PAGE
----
Thanks for this info. I only plan on using a daycare, not any kind of homecare - I have heard too amy bad stories about homecare
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I feel like I gotta defend homecare here a little. My son goes to a licensed in-home daycare center out in the country with a food program, preschool program (which he's still too little for), the provider is very reliable and responsible, and she's cheaper than the center in town. I always know who will be taking care of him when I drop him off, and I know which kids are going to be there that day. She's been doing daycare for 13 years and not a blemish on her record. He's never thrown a tantrum when I dropped him off, either, which speaks volumes to me (he has when I've come to pick him up, though!) A coworker sends her daughter to the center in town and it's a crapshoot who's going to be the teacher that day, every time she outgrows a room she gets a new teacher, and the turnover is pretty high. Honestly, with the experience my son has had with his daycare, I'd take an in-home provider over a center any day, all things equal.

Okay, that was a bit off topic! OP, the things I asked when interviewing were her child ratios, how long she's been doing it, checked her license, asked to see the main childcare areas, and always make sure they have an open door policy. If you drop by unannounced and they won't let you go back to see your child, that's a HUGE red flag.
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If I had to put my 14 month old in daycare - I would go for a home care too. The pp who said a center has too much going on for such a young one was right on target, I think. A toddler that young needs things a bit more calm, IMO, who doesn't? But check them out very well.

My absolute honest feeling about it is the provider, no matter where, is the key ingredient. You can have the most beautiful setting with the most up to date handouts for parents with all the bells and whistles, but if the provider does not have patience or is mentally scattered or too busy with other goings on, then the whole program is shot.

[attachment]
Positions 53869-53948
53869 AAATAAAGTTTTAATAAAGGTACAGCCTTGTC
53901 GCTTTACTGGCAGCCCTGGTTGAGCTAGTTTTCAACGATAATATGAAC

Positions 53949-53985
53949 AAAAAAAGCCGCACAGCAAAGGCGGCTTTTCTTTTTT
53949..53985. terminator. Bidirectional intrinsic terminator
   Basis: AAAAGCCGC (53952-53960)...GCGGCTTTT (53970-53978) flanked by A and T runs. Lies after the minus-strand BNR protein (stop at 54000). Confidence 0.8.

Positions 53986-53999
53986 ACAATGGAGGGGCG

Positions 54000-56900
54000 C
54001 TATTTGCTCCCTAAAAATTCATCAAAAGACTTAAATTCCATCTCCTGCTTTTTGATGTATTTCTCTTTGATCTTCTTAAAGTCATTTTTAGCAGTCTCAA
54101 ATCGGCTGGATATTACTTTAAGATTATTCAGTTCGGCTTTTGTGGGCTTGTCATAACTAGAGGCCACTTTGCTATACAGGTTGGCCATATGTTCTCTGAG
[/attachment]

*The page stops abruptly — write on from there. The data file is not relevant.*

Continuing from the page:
Good luck. It is such a huge decision!
My 31mo son goes to a home daycare and always has. I feel I need to defend them too.

A pp mentioned that home daycares are not regulated. That varies from state to state. We've lived in Indiana and in Idaho and both regulate home daycares to some extent. How much depends greatly on how many children they care for (which IS regulated.)

Anyway, I think one of the most important aspects in finding a daycare (whether home or a center) for your child depends on your child. A child who is shy would probably thrive in an atmosphere with a fewer # of children (usually home daycare) while a very active and outgoing child may fare better in a center.

Also, I personally found it important for my child to be in a place where there was a constant - the same caregiver - was important to me. That's one of the reasons I chose home daycare. I've regulated daycare centers in Idaho (that used to be my job) and the turnover was so HIGH. Of course, will the daycare center admit their turnover rates to you? Probably not, but you could get a better idea by asking who your dc's caregiver would be and then ask that caregiver how long she's been working there and work your way around to each employee to find out the same. Very few employees stay more than a year (but stay FAR less than that). Obviously, this could vary from city to city. But, I was actually pretty surprised that the turnover was so high in our city because we had a great elementary education program and each student needed time in a daycare setting.
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Please keep your mind open to all possibilities before making a decision. I thought I would be more comfortable with a daycare centre but when I visited them I just wasn't. As I stated previously, I found them too busy and scheduled for my baby, when compared to our life at home, and these were very high quality day care centres. I was lucky that my homecare provider worked through a day care centre that applied all the same regulatory measures that the centre had to meet to the homecare providers they managed. They visited her often, without prior notification, they offered her training courses so she was up to date on child care issues, they handled the money aspect and provided tax receipts, they ran security checks on everyone in her house regularly, they arranged back up if she was sick or on vacation, and she had been with them for 10 years. This is an amazing arrangement that more day care centres or agencies should offer but I haven't heard of it anywhere but here in Toronto. I admit that if she hadn't worked under this arrangement I might not have been comfortable using homecare.

edited to add: Actually, because this arrangement exists here, it makes me highly suspect of any homecare provider who would work outside this system. So my situation is really very unique. I am sure great homecare providers are available elsewhere and I think it's worth the effort to try and find them.
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I recommend reading Protecting the Gift before you decide on a place.